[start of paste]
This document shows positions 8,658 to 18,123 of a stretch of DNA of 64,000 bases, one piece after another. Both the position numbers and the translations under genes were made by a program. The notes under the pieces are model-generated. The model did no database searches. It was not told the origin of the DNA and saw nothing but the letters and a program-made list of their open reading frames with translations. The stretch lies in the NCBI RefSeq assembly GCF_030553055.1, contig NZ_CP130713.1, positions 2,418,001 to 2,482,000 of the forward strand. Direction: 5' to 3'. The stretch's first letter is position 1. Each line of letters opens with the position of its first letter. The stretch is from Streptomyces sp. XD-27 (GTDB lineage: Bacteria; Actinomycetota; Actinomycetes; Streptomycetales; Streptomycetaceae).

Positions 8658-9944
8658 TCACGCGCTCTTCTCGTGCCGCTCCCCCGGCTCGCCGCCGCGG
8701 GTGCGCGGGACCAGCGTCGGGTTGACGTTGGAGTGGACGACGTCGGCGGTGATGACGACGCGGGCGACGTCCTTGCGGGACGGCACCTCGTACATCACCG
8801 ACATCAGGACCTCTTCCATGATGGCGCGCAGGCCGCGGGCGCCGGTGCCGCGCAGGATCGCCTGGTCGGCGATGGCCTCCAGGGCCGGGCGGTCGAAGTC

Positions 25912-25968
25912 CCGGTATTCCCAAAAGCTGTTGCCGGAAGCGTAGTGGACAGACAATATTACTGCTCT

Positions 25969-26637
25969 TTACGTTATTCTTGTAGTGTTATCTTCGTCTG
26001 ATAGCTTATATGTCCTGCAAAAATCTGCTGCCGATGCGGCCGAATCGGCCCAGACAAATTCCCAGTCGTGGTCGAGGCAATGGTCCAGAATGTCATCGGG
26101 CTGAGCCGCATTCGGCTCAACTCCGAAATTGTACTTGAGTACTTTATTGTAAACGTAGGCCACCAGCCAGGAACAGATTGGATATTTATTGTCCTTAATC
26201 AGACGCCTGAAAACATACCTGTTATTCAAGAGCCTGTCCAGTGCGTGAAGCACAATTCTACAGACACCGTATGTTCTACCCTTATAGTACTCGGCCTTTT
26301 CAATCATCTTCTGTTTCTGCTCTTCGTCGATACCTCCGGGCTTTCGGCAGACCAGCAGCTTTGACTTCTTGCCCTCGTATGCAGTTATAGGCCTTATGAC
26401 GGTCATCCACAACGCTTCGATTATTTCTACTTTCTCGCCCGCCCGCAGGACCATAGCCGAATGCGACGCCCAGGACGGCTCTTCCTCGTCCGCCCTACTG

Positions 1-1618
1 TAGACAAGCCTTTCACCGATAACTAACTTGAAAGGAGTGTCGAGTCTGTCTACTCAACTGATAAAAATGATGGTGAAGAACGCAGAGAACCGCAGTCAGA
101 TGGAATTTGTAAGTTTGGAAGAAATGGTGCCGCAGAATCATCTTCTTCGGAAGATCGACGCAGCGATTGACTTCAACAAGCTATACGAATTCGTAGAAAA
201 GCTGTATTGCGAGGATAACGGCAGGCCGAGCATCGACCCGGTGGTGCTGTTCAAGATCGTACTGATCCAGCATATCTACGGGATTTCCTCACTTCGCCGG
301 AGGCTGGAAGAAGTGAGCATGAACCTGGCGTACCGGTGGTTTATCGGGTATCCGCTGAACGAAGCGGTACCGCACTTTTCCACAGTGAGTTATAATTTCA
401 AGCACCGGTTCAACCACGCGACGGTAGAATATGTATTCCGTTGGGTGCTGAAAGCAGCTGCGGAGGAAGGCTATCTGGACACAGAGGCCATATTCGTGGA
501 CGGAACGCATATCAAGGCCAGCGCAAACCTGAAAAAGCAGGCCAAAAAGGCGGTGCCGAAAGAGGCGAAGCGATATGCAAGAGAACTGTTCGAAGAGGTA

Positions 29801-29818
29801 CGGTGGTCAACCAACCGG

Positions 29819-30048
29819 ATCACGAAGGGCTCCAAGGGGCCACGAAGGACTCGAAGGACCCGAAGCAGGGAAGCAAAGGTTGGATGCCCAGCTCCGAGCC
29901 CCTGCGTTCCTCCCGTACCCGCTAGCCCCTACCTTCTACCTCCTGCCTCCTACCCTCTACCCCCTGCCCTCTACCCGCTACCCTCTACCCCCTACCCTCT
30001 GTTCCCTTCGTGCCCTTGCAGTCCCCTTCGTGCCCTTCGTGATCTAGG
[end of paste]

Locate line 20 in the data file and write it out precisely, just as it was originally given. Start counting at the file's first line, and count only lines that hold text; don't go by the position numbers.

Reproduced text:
401 AGCACCGGTTCAACCACGCGACGGTAGAATATGTATTCCGTTGGGTGCTGAAAGCAGCTGCGGAGGAAGGCTATCTGGACACAGAGGCCATATTCGTGGA